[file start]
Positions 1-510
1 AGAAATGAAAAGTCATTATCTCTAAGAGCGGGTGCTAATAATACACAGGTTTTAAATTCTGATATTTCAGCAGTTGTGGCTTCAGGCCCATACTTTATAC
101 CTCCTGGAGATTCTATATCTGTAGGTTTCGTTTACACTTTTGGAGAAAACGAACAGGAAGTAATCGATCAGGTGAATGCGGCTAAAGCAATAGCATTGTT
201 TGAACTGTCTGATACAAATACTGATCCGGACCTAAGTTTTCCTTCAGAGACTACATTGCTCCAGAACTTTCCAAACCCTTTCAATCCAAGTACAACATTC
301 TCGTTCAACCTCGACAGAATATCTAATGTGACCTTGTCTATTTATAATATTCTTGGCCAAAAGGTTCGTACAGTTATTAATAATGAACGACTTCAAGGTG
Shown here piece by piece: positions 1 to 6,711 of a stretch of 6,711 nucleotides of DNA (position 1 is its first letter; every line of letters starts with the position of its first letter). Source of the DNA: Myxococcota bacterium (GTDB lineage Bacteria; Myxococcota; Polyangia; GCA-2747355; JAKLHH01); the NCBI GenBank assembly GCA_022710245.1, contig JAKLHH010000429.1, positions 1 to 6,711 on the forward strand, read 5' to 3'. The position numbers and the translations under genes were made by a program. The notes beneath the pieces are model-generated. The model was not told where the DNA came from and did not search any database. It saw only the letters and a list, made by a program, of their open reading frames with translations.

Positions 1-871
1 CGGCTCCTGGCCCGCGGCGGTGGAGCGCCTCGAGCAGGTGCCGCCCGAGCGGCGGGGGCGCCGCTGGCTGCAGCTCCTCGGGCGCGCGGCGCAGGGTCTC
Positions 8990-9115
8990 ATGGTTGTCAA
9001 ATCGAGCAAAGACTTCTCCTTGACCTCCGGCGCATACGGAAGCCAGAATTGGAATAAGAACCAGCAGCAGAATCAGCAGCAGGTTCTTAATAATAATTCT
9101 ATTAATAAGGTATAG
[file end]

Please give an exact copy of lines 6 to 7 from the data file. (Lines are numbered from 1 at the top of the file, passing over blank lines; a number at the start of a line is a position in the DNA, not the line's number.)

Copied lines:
Shown here piece by piece: positions 1 to 6,711 of a stretch of 6,711 nucleotides of DNA (position 1 is its first letter; every line of letters starts with the position of its first letter). Source of the DNA: Myxococcota bacterium (GTDB lineage Bacteria; Myxococcota; Polyangia; GCA-2747355; JAKLHH01); the NCBI GenBank assembly GCA_022710245.1, contig JAKLHH010000429.1, positions 1 to 6,711 on the forward strand, read 5' to 3'. The position numbers and the translations under genes were made by a program. The notes beneath the pieces are model-generated. The model was not told where the DNA came from and did not search any database. It saw only the letters and a list, made by a program, of their open reading frames with translations.

Positions 1-871